The CCW process, which includes yearly meetings of state parties as well as review conferences every five years, have become a periodic forum for discussions not only of how to enforce existing rules, but of norm-building around the humanitarian effects of conventional weapons broadly. Norms around landmines, cluster munitions, blinding lasers and incendiary weapons have been incubated in this forum in the past, so it is no surprise that anti-AWS campaigners used this year's meeting in Geneva as an opportunity to press their cause regarding the dangers of autonomous weapons.
As Matthew Bolton writes, that governments voted to "mandate" the CCW process to examine AWS means the issue is decisively on not just the humanitarian disarmament advocacy agenda but also on the international agenda. This "mandate" to consider the issue will include a
threefour-day meeting next year, and a report by the Chair to the States Parties. A single veto could have prevented this international body from further consideration of the issue, and the fact that important stakeholders like Russia and the US did not forestall a larger discussion signals the salience of the issue and the tremendous agenda-setting success enjoyed by the campaign so far.
As captured in the final images of this important new documentary, there seem to be at least three different debates going on about drones:
The first is reflected in a recent op-ed titled "Five Ways Obama Could Fix Drones Right Now." Here, Sarah Holewinski of CIVIC and Larry Lewis, a Center for Naval Analyses researcher whose classified data on drone deaths made headlines a few months back, argue that the US' drone strike policy is ok on its merits but could be far more humane, both in measures taken to reduce collateral damage and restorative justice for civilians harmed in drone attacks. First, by taking drones out of CIA hands, and letting war-law-trained DOD folks handle the program, the US increases the chances of hitting militants instead of the civilians. Second, in cases where civilians are harmed, the US government could do far more to acknowledge, atone for and make amends for that harm. (Condolence payments would be helpful, but so would mere acknowledgement: the fact that only five Congresspersons showed up to hearing of drone strike survivors who had traveled from Pakistan to brief US policymakers is an embarrassing example of how far the US has to go in this regard.)
This is in stark contrast to a view reflected in this new report co-authored by two human rights heavyweights, Amnesty International and Human Rights Watch, which suggests that the US drone strike policy itself is probably unethical and illegal irrespective of the collateral damage problem. Even if the US hit only the targets it is aiming for - high-value targets and their associated 'suspected militants' - this violates international rules against the arbitrary deprivation of life when undertaken outside a conventional battlefield. The issue here is extrajudicial executions - an issue bigger than Pakistan and bigger than drones.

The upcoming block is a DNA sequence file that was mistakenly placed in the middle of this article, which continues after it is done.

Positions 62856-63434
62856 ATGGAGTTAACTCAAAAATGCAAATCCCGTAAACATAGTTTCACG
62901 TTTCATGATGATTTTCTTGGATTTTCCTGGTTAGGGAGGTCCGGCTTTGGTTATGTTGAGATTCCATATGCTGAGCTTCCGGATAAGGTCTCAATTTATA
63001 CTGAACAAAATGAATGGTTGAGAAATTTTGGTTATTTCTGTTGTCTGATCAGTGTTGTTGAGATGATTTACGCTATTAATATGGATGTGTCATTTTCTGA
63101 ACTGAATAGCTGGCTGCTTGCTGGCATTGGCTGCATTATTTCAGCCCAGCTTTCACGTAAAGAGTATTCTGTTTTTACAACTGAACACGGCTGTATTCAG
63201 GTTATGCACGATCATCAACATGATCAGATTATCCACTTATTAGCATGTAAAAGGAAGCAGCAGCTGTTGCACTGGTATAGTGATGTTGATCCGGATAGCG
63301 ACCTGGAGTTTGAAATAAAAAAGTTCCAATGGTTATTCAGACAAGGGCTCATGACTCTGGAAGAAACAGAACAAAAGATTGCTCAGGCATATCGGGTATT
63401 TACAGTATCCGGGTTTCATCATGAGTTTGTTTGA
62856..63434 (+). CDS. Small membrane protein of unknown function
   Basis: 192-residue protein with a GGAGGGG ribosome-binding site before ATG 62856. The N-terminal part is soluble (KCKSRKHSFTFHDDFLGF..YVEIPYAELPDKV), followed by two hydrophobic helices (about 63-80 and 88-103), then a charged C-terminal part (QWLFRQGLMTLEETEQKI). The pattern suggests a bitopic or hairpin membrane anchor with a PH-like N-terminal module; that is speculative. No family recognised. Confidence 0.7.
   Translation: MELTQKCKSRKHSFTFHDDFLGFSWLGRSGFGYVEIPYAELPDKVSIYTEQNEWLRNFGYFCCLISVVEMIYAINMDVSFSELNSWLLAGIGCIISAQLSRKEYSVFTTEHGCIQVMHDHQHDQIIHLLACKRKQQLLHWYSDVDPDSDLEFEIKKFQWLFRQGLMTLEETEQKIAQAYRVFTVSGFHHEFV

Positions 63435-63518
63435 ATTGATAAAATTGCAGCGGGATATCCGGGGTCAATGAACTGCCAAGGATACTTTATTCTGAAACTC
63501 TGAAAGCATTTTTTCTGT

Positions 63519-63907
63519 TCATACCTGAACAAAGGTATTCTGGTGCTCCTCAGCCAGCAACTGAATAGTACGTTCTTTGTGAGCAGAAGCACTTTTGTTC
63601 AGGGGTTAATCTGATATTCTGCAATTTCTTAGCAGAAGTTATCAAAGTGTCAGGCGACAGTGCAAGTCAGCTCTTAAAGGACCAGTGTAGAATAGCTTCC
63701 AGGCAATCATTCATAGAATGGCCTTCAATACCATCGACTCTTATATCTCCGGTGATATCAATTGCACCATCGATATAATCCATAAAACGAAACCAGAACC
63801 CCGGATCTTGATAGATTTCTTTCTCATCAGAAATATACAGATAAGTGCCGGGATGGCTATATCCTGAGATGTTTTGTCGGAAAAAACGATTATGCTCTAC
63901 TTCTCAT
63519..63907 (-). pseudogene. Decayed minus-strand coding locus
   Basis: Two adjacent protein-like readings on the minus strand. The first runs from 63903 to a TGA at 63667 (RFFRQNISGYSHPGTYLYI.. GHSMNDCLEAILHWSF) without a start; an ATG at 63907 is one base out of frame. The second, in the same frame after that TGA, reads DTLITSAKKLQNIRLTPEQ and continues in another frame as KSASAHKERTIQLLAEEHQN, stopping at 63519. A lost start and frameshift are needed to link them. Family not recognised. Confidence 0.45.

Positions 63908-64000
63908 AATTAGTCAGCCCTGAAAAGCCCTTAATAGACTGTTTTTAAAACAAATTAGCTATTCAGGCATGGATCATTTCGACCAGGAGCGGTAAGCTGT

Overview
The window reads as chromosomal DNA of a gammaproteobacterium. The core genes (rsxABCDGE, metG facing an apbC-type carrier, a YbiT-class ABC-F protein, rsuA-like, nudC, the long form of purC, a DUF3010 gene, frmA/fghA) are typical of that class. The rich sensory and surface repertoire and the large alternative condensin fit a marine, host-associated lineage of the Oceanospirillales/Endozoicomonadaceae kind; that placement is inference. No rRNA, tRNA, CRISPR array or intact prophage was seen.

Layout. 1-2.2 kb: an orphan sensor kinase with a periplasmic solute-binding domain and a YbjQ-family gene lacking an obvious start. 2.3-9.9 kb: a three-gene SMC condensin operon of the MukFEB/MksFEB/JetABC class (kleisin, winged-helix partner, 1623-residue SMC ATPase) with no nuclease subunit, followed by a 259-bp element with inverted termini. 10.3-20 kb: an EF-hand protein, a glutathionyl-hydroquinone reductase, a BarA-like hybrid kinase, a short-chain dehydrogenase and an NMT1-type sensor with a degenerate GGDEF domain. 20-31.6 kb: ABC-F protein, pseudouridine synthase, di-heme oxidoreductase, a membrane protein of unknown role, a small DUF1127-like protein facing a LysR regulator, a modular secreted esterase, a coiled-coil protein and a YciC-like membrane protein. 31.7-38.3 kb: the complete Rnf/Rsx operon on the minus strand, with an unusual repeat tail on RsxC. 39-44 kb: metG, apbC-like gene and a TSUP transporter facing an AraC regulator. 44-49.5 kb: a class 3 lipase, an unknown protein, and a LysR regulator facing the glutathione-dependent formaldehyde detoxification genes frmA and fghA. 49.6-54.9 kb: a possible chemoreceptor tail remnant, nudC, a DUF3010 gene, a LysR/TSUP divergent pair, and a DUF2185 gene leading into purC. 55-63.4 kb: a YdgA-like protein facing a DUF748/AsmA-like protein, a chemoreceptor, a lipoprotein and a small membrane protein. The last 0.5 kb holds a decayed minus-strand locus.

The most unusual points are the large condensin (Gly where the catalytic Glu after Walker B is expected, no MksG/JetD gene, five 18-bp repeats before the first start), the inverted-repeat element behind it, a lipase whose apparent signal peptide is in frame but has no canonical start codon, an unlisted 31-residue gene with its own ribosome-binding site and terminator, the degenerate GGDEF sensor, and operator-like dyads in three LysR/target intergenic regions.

In even greater contrast to Holewinski/Lewis' argument is a consortium of NGOs who argue weaponized drones should be banned altogether - whether or not they are used for targeted killings or for lawful military operations. This argument draws on a frame soup of arguments having to do with the psychological costs of "joystick warrioring," the fear that drones make war easier, the slippery slope toward automated killing, the civilian body count problem, and the general public fear of "flying killer robots," on top of the opprobrium against targeted killings that this movement shares with the mainstream human rights community. While I do not see this as a campaign that is likely to pick up speed among international elites and result in an actual drone ban anytime soon for several reasons, it is notable that for a large number of civil society organizations the key policy solution is to ban drones altogether rather than use them more lawfully.
In my view, all these arguments have some merit but the most important thing to focus on is the issue of extrajudicial killing, rather than the means used to do it, for two reasons.
Killer Robot Blogging:
This week, NGOs are massing in Geneva to encourage states party to the Convention on Conventional Weapons to consider banning autonomous weapons under the auspices of this treaty. This follows the UN Disarmament Committee meetings in New York in October, where multiple countries expressed concern about this issue. As in New York, NGO campaigners will be holding side events and briefings in Geneva to press their claim that these weapons should be banned.
A report form the Institute on Medicine as a Profession at Columbia University outlines the complicity of US medical professionals in Bush-era "enhanced interrogations" at Camp X-Ray.
OpenGlobalRights kicks off a series on human rights funding.
Swedish cinemas have introduced a new rating for gender bias based on the "Bechtel system."
After several years of urging by scientists, the United Nations has finally adopted an asteroid defense policy.
Don Howard on the moral imperative of driverless cars.
Iron Man will soon be a reality.
Invisible bike helmets already are.